They showed a video package about Shawn Michaels and former tag team partner Marty Jannetty going into their match. They were The Rockers with a lot of success as a team, but then Michaels turned on Jannetty one year earlier in January 1992. Michaels had a lot of success as a singles heel with Sensational Sherri as his manager. They went further in the story showing Marty attacking Shawn, Marty grabbed the mirror held by Sensational Sherri, then Michaels pulled Sherri in front of him and Marty hit Sherri in the head with the mirror.
Analysis: The date wasn’t listed in the video, so I looked it up and it was October 31, 1992 on WWF Superstars when Marty hit Sherri with the mirror by accident. That set up this match at the 1993 Royal Rumble.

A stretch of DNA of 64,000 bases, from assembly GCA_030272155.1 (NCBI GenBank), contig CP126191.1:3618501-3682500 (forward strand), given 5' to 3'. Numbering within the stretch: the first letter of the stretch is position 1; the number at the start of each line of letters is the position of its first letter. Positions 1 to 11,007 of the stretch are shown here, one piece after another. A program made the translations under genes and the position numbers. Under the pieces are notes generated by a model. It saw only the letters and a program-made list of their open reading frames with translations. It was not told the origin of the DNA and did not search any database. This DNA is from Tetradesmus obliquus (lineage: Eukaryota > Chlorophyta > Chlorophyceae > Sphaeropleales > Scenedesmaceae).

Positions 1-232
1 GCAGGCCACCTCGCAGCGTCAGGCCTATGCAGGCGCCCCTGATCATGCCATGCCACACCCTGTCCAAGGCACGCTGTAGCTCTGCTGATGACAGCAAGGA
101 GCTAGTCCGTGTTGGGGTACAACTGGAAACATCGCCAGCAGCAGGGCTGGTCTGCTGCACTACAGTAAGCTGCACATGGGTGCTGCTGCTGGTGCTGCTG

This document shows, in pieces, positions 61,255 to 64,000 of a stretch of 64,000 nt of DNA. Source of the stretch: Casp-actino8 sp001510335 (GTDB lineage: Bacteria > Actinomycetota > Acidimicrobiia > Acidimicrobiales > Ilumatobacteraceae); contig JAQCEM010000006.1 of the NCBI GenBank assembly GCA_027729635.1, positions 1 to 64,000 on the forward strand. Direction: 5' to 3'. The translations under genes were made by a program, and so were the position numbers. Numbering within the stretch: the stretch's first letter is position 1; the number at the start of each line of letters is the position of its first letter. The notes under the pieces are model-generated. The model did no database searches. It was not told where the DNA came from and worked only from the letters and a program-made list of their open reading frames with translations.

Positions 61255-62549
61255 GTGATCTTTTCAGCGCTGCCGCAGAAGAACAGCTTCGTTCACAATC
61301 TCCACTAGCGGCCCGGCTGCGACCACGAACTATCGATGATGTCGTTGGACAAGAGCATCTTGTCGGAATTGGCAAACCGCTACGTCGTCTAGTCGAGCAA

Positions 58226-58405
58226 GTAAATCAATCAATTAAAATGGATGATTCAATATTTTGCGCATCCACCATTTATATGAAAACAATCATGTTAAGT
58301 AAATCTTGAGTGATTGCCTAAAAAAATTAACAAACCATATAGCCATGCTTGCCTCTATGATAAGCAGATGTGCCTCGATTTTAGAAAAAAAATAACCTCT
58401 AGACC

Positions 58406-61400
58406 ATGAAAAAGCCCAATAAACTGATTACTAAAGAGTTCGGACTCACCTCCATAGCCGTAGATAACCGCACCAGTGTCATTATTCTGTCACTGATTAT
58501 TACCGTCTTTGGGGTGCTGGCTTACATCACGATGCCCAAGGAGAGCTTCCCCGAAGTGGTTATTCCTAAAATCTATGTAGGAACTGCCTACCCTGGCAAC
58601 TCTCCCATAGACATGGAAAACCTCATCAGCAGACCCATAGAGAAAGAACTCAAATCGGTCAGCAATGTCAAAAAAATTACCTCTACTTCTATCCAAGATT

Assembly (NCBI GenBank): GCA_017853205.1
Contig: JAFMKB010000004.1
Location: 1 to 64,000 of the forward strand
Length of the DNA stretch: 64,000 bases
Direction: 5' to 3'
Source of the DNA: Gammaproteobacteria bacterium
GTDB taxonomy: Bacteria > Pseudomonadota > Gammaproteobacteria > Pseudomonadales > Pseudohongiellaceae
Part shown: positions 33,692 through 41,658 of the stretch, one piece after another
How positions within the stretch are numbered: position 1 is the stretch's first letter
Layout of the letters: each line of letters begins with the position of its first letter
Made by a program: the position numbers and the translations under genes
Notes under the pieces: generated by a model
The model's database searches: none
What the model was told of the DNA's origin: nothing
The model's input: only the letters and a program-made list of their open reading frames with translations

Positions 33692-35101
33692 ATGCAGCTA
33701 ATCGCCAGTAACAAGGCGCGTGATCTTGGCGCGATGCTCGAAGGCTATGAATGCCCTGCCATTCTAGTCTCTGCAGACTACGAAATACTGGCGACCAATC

(That was a big angle. Not as big as Shawn turning on Marty, but smashing a mirror right onto Sherri looked devastating. She sold it so well.)
Sensational Sherri was introduced to watch the match at ringside. This was her return after the mirror incident. Sherri was wearing a low cut red dress. It was probably one of the best looks of her career. Heenan thought she was there to support Michaels while Monsoon mentioned that Michaels never even checked on her when she was in the hospital. Marty Jannetty entered as the challenger and got a nice ovation from the crowd. Shawn Michaels was up last as the heel champion looking cocky. Michaels wanted Sherri to join him in the ring, but she did not.
Intercontinental Championship: Shawn Michaels vs. Marty Jannetty
Pre-match notes: Michaels was the heel Intercontinental Champion while Jannetty was the babyface challenger. This was about three months into Shawn’s first IC Title reign.